Media provided via The White House.
Boots stampeded the Capitol in January of 2021, and its rumblings could be felt across the world.
They marched, believing that they were correcting a wrong, yet their footsteps and outrage soon doomed them to four years of a president none of them wanted. Like a nuclear explosion, the march went off in Washington and BOOM: it spread. The fallout reached every corner of the country, outpacing the infectious spread of Covid-19. Stances on Jan. 6 spewed like bullets whizzing in the air from one side to the other as media giants tried to convince us Americans through the TV that one side was better than the other or vice versa.
Nearly a year has passed since the insurrection at the Capitol, marking the pre-emptive start to President Joe Biden’s term in office. Some characterize that day as a return to the heavenly days of the Obama years, while others see it as our entry into the depression they saw under the last Democratic administration. Biden’s presidency thus far has had its share of ups and downs, often taking one step forward and, at times, a forced leap backwards.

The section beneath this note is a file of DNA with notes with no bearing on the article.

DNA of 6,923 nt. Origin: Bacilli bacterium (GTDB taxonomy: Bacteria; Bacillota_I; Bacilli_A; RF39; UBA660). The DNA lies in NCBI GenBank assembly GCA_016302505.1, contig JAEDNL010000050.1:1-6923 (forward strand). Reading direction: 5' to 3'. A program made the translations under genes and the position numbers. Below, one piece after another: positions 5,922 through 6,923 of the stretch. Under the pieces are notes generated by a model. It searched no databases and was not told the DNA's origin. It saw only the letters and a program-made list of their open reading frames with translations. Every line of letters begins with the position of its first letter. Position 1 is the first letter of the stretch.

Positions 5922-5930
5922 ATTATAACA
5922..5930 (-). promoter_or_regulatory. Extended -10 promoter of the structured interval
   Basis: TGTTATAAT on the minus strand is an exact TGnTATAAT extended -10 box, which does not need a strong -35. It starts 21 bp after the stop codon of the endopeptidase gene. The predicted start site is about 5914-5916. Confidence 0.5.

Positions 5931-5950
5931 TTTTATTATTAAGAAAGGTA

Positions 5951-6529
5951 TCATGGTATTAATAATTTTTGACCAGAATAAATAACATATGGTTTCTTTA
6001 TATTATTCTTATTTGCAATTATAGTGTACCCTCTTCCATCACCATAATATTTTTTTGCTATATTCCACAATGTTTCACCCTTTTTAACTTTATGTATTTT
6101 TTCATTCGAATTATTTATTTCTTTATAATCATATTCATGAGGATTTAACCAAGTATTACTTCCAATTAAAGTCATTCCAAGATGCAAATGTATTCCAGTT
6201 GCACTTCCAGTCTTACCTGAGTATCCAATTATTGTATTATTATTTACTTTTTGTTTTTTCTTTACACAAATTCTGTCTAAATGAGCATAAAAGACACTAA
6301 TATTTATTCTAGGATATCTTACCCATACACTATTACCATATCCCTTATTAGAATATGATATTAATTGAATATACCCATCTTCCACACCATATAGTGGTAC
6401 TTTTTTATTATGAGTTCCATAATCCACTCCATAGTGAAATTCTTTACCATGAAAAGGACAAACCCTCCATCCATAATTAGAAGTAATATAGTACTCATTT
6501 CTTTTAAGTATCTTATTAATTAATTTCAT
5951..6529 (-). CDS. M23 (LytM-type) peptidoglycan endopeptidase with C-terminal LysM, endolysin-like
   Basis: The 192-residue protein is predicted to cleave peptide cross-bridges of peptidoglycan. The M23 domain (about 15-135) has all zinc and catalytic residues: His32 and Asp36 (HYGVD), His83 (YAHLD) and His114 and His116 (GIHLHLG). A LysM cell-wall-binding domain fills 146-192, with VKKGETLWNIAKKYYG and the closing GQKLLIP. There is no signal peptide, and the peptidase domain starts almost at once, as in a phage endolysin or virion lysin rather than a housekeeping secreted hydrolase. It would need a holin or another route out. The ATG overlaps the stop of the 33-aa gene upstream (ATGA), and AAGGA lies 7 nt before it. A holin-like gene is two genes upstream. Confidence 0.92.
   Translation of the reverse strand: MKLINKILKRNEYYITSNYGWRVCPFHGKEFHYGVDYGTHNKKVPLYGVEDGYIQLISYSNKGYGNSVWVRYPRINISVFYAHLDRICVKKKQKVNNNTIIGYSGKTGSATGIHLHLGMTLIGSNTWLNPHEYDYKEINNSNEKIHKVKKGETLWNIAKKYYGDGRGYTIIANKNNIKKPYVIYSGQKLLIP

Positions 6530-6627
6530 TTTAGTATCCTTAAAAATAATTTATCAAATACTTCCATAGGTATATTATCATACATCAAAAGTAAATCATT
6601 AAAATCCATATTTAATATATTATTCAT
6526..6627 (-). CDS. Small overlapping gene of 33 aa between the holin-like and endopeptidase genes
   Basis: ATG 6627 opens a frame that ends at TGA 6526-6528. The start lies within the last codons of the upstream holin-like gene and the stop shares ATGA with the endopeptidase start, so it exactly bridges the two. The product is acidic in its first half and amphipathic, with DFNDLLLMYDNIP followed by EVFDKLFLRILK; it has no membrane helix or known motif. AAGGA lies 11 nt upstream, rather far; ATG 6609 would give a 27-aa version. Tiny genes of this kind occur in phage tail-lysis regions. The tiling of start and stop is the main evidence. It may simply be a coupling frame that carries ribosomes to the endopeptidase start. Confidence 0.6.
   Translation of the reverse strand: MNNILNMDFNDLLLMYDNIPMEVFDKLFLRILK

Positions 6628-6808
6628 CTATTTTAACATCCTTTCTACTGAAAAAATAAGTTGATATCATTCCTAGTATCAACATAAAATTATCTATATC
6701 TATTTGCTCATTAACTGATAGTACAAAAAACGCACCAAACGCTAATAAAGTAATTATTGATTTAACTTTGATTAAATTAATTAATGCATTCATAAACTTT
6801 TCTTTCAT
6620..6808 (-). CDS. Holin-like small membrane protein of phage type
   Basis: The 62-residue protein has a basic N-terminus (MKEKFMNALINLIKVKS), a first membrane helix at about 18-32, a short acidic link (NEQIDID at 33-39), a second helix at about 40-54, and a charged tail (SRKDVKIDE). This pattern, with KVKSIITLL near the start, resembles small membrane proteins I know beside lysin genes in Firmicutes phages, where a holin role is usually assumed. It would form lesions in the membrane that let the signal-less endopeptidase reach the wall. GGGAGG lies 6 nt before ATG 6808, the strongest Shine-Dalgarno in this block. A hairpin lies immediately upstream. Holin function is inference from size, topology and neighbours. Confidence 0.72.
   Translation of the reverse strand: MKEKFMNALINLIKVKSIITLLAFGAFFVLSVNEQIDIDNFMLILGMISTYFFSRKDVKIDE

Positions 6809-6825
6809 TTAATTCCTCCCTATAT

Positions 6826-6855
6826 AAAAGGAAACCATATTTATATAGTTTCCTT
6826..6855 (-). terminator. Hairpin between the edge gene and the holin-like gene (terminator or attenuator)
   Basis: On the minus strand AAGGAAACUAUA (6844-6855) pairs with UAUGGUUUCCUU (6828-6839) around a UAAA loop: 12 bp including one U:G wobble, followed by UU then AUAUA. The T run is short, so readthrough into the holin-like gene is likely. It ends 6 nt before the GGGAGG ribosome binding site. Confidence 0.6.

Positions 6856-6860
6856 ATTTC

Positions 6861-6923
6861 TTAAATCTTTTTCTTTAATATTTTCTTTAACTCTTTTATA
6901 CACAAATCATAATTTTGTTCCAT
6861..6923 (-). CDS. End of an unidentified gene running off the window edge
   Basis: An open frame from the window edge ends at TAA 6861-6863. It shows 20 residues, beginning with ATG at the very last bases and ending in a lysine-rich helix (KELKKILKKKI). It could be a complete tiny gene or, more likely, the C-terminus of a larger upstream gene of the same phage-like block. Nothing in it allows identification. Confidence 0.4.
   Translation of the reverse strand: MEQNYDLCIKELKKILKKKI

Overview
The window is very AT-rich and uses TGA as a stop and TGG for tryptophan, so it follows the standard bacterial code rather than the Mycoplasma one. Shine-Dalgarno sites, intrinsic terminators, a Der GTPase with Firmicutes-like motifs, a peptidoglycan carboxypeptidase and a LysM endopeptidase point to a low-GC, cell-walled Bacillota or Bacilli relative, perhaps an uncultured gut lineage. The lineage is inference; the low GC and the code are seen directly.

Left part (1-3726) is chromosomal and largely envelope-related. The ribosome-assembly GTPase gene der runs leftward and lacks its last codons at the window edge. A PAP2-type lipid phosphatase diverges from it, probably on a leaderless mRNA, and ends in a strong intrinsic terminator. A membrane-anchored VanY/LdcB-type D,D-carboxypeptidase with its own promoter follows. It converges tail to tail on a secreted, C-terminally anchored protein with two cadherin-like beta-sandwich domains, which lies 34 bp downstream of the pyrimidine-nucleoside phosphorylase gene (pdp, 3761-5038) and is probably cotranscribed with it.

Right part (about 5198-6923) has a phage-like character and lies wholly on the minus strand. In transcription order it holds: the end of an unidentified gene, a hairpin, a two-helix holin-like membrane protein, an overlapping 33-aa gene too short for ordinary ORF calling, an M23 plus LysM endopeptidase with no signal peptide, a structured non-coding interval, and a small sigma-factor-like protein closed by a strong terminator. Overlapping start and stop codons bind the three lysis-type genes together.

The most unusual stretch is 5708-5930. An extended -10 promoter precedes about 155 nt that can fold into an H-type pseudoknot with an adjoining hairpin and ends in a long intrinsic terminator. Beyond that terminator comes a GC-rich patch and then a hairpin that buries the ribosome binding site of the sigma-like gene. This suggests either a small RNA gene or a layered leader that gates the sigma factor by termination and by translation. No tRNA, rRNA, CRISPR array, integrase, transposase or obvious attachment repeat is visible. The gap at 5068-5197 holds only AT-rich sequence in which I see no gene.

Despite the many hindrances of 2021, President Biden has, in many ways, weathered the storm. The President was able to bring vaccination rates up in largely anti-vax counties, a success that his predecessor did not accomplish. President Biden also increased funding for Covid-19 related research across the board and helped strengthen the worldwide coalition commitment to wipe out the disease. These actions have decreased infection rates, death rates, and allowed schools and businesses to re-open. For this, in part, we have President Biden to thank. Though his list of accomplishments when it comes to combating the pandemic may be long, his list of failures in other categories may be just as long if not longer.